(f) Water from private water supplies, coming from an elevation by gravity, or pumped, raised, or conveyed by a windmill or any other power, to an elevated storage tank, and then led to the supply by permanent conveyances or pipings which are attached and/or connected to the structure, can be used for Mikvah; provided, however, that the storage tank complies with the constitutional rules in Paragraph 3 and further specified in division (c) this Section; and further, provided that the water is not raised, conveyed, or pumped by hand, or by animal or man-power.
4. If any water not qualified for Mikvah should happen to enter the Mikvah to an amount of three lugim (one quart U. S. A. standard measurement) before the Mikvah has been filled with the proper water to the full amount, forty se'ahs (twenty-four cubic feet), then the entire amount of water in the Mikvah becomes disqualified. In that case, all the water in the Mikvah must be completely drained - removed therefrom - and the Mikvah then refilled with the proper water.
III. Qualifying unqualified water under extraordinary conditions
1. In case of necessity, a Mikvah may be filled by hand with snow or natural ice. When melted, the water is proper for Tvilah.
2. Unqualified water may become qualified when brought in contact with water which is qualified. Therefore, in case of necessity, a Mikvah may be filled with any kind of water, or in any way, and a contact then made with a nearby spring, well, or other qualified waters, such as mentioned hereinbefore (Sec. II), and after the contact the Mikvah becomes qualified for Tvilah; provided, that when any water other than a spring is made use of to qualify unqualified water, the qualified water contains in itself the amount of water required for Mikvah (which is not less than forty se'ahs, twenty-four cubic feet).
3. In places where water is obtained under difficult conditions, as in undeveloped territories, arid districts, or deserts, a pit may be dug in the ground; or a receptacle may be built attached to the ground, or a ready-made receptacle may be set in the ground (subject, however, to the rules in Section V, this chapter), as a Mikvah, where rain-water or water from melted snow or ice may be permitted to drain on the ground or from the roofs, in its natural course, or by media attached to the ground or building, until the water automatically reaches the receptacle and fills it at least to the amount of over half of the volume of water required for a Mikvah, that Is, more than twelve cubic feet. The rest of the water to make up the full volume required may then be carried or brought from any other place and poured on the ground, not directly into the Mikvah, but at least one foot away, in such a manner that the water will seep or drain on the ground before it reaches the Mikvah. If the ground is very porous, the water may be drained on harder materials placed and attached to the ground, such as rock, brick, plaster, or concrete, but not on such materials or commodities as may be classed as "vessels" or "utensils."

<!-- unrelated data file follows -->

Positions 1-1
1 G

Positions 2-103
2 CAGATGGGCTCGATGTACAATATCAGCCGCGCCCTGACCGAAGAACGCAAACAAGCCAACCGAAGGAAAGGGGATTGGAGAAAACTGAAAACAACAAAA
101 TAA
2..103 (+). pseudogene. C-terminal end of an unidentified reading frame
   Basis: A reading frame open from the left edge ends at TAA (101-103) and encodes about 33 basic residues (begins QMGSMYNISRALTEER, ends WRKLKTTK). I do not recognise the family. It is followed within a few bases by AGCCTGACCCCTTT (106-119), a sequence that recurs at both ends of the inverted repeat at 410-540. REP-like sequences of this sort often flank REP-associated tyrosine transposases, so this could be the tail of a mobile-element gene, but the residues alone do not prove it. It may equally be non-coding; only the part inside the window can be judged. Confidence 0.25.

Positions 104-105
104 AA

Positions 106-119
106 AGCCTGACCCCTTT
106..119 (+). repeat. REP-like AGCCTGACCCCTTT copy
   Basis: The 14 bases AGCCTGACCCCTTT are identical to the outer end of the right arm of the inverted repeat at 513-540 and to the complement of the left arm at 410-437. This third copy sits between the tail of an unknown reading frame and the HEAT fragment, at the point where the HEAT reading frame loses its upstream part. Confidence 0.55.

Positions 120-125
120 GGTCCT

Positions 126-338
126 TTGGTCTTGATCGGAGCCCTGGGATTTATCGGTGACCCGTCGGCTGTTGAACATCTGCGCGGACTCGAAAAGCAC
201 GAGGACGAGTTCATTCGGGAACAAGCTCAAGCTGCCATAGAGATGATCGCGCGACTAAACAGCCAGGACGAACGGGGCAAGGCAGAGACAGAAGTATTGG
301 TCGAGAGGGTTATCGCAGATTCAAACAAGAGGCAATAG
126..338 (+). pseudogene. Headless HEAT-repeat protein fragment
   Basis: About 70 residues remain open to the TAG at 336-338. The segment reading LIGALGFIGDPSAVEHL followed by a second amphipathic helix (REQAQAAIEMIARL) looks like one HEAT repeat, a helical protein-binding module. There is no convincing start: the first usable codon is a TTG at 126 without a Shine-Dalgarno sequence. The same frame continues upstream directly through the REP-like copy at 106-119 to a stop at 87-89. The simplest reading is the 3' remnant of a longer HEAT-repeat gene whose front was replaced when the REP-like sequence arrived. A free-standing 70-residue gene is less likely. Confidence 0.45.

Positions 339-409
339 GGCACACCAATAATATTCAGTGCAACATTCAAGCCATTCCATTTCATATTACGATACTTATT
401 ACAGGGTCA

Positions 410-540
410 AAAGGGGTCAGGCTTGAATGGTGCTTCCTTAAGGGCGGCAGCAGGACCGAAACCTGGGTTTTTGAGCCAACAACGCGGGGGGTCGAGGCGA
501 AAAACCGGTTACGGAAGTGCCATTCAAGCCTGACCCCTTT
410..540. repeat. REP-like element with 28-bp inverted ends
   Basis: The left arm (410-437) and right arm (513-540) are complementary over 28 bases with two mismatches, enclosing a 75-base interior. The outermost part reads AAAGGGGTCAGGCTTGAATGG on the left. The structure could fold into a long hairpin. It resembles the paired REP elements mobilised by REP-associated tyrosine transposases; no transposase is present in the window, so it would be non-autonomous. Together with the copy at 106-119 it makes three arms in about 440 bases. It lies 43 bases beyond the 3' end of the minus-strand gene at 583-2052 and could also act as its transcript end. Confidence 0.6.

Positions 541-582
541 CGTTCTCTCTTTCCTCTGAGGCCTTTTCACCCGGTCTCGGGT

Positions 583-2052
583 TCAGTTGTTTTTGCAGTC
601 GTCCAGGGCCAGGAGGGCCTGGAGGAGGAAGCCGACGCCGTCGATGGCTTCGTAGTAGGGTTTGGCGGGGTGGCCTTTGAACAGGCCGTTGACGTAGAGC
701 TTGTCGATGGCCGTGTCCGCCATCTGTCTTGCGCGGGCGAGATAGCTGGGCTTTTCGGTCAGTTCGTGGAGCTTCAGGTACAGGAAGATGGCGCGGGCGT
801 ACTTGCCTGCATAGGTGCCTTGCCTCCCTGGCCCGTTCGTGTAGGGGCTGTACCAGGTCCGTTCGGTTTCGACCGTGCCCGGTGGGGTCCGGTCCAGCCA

4. When any such Mikvah becomes stagnant for want of a change of water, and there is no other qualified water available to take the place of the old water, another Mikvah may be constructed nearby and filled with any kind of water - even though it is not qualified for a Mikvah on its own merit - and a contact made with the Mikvah already qualified. When this is done, the water In the newly constructed Mikvah becomes qualified. Now, since there are two qualified Mikvahs, the first one, or either one, can be renovated merely hy emptying the old water and refilling it with fresh water, and bringing this water in contact with the water of the remaining proper Mikvah. Contact of the water in the two Mikvahs must be through a definite, direct opening or by a connected pipe. In the event that the two Mikvahs are not on the same level, care should be taken that immediately after the contact is made the opening be plugged or shut off, so that the Mikvah on the higher level shall not drain and become disqualified by losing its water below the minimum amount required. And, in any event, the water in any Mikvah must not run or drain at the time of immersion.
5. In the event that either of these two Mikvahs happens to lose its water below the amount required (twenty-four cubic feet) a contact may be made by an opening, or through a pipe not less than one and one-half inches in diameter, or their equivalent. When these Mikvahs are thus connected, the volume of water in the two of them is considered as if it were in one, because of the contact. And if there are forty se'ahs of water in all, Tvilah may be performed in either of them, provided, however, the depth of the water in the Mikvah used Is sufficient for complete submersion, covering the whole body at one time.
6. The methods mentioned in this section involve complicated technicalities of essential laws, and, therefore, should not be practiced except in case of extreme necessity, and only by persons above the average in knowledge of, and in the observance of, Jewish precepts.